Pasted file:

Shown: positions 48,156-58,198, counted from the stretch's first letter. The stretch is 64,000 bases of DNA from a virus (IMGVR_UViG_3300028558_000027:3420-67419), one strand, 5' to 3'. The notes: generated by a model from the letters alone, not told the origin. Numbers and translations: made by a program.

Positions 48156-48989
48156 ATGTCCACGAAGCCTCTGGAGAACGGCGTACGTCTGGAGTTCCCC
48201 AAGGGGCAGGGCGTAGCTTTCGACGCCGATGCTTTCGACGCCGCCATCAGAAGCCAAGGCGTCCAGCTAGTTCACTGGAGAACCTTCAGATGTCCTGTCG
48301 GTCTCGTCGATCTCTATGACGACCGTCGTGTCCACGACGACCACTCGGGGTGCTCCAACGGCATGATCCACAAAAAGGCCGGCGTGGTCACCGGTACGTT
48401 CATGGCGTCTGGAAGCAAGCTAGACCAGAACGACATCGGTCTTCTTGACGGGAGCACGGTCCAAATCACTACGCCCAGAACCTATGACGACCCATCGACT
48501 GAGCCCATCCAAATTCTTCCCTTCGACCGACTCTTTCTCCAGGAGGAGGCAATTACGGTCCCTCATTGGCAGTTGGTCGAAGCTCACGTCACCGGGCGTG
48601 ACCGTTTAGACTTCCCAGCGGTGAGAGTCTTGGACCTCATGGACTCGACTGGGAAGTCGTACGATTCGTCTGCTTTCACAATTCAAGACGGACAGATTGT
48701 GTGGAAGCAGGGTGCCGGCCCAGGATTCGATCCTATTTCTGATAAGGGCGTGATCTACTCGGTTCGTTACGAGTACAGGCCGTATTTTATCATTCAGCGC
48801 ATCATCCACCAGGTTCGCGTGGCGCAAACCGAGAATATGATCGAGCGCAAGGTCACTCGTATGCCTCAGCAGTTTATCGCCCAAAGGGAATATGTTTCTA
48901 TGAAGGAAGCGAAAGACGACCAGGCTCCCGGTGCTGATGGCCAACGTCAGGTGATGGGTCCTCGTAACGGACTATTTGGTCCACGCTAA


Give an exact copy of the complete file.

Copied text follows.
Shown: positions 48,156-58,198, counted from the stretch's first letter. The stretch is 64,000 bases of DNA from a virus (IMGVR_UViG_3300028558_000027:3420-67419), one strand, 5' to 3'. The notes: generated by a model from the letters alone, not told the origin. Numbers and translations: made by a program.

Positions 48156-48989
48156 ATGTCCACGAAGCCTCTGGAGAACGGCGTACGTCTGGAGTTCCCC
48201 AAGGGGCAGGGCGTAGCTTTCGACGCCGATGCTTTCGACGCCGCCATCAGAAGCCAAGGCGTCCAGCTAGTTCACTGGAGAACCTTCAGATGTCCTGTCG
48301 GTCTCGTCGATCTCTATGACGACCGTCGTGTCCACGACGACCACTCGGGGTGCTCCAACGGCATGATCCACAAAAAGGCCGGCGTGGTCACCGGTACGTT
48401 CATGGCGTCTGGAAGCAAGCTAGACCAGAACGACATCGGTCTTCTTGACGGGAGCACGGTCCAAATCACTACGCCCAGAACCTATGACGACCCATCGACT
48501 GAGCCCATCCAAATTCTTCCCTTCGACCGACTCTTTCTCCAGGAGGAGGCAATTACGGTCCCTCATTGGCAGTTGGTCGAAGCTCACGTCACCGGGCGTG
48601 ACCGTTTAGACTTCCCAGCGGTGAGAGTCTTGGACCTCATGGACTCGACTGGGAAGTCGTACGATTCGTCTGCTTTCACAATTCAAGACGGACAGATTGT
48701 GTGGAAGCAGGGTGCCGGCCCAGGATTCGATCCTATTTCTGATAAGGGCGTGATCTACTCGGTTCGTTACGAGTACAGGCCGTATTTTATCATTCAGCGC
48801 ATCATCCACCAGGTTCGCGTGGCGCAAACCGAGAATATGATCGAGCGCAAGGTCACTCGTATGCCTCAGCAGTTTATCGCCCAAAGGGAATATGTTTCTA
48901 TGAAGGAAGCGAAAGACGACCAGGCTCCCGGTGCTGATGGCCAACGTCAGGTGATGGGTCCTCGTAACGGACTATTTGGTCCACGCTAA